Shot in Alaska, Wyoming, Canada, France and Iceland, Steep is about a mountain sport that did not even exist 35 years ago: extreme skiing. Free-riding began on the mountains of Chamonix, in France in 1970, where a few skiers started to ski down some extreme slopes, at the limit of folly. Men such as Anselme Baud and Patrick Vellencant decided to challenge conventional skiing and tried to ski in impracticable locations where nobody before them has ever dared to go. Today, two generations later, some of the most prominent skiers want to fulfil the dream of this sport whose goal is not to win but simply to investigate one’s own limits and explore the steep slopes of the wild mountains. However, the star of the film is Doug Coombs who has been considered the best extreme skier ever. Coombs died in a ski accident in La Grave, in France, in April 2006, only a few days after this film was shot. His intense life and tragic death have brought to the fore the core issue of extreme skiing, namely the ability to evaluate the risks and one’s own limits against the great passion to overcome them.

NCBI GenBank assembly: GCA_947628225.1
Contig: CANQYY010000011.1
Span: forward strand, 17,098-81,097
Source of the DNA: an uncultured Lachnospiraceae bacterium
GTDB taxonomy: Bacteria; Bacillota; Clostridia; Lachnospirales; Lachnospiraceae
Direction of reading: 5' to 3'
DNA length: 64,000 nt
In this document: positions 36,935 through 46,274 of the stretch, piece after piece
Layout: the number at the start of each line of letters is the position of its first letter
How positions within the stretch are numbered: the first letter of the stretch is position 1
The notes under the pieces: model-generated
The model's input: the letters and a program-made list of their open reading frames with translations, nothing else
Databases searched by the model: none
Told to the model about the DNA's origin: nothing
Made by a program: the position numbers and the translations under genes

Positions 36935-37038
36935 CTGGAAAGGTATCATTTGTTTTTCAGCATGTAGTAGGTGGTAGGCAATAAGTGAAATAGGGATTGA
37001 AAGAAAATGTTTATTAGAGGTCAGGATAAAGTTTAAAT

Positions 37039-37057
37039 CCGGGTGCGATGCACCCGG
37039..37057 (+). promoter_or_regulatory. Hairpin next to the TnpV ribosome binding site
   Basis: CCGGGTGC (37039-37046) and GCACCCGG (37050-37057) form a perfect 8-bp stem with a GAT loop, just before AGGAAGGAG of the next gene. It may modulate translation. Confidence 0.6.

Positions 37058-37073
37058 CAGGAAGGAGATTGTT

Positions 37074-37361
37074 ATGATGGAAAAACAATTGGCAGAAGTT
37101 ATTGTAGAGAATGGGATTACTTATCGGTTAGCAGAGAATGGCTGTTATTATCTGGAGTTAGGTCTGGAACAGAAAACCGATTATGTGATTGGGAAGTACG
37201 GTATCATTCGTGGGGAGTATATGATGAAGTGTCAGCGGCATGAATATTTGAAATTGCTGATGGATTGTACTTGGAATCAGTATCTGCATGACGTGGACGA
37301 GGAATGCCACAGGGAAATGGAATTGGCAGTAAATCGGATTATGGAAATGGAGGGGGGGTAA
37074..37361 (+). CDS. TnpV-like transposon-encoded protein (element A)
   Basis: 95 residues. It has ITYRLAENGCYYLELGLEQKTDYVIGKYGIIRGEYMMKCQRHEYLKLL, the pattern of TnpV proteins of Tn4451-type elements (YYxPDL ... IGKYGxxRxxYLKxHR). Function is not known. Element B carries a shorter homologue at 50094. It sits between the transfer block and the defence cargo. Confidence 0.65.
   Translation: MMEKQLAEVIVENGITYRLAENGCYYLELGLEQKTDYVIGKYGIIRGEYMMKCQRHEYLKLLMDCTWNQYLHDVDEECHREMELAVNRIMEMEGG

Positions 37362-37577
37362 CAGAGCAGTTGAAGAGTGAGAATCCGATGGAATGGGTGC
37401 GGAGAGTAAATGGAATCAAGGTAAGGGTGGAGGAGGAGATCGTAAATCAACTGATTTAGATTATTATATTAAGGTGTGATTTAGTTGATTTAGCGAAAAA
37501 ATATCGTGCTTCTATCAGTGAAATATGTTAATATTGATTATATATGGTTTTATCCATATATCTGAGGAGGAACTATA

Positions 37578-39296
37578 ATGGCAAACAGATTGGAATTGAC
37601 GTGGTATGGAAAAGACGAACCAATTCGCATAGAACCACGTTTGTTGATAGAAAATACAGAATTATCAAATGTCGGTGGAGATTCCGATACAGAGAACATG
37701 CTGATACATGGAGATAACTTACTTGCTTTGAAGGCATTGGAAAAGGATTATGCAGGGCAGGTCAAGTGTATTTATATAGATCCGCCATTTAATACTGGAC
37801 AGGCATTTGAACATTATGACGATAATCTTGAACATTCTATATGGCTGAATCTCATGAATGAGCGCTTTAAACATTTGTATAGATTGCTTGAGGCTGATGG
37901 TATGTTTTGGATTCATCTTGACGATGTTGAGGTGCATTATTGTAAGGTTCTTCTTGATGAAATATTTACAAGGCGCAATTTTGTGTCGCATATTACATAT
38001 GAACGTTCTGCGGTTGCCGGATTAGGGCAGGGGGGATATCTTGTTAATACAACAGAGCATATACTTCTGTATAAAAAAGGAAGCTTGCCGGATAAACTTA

Mark Obenhaus is a documentary film producer, director and writer. Since 1991 he has worked with the major television networks and production companies. He worked as a producer for ABC, and has written several documentaries, programmes and TV series such as Day One, The Century (1998), In Search Of America (2002), The Kennedy Assassination: Beyond Conspiracy (2003) and UFOs: Seeing Is Believing (2004). He produced and directed cult movies such as The World that Moses Built, Mr. Sears Catalog and JFK: A Time Remembered. In the 70s he worked in the movie industry and collaborated with Bob Fosse in producing full-length films and independent documentaries. Mark’s work has received many awards, including five Emmys and other prestigious international prizes.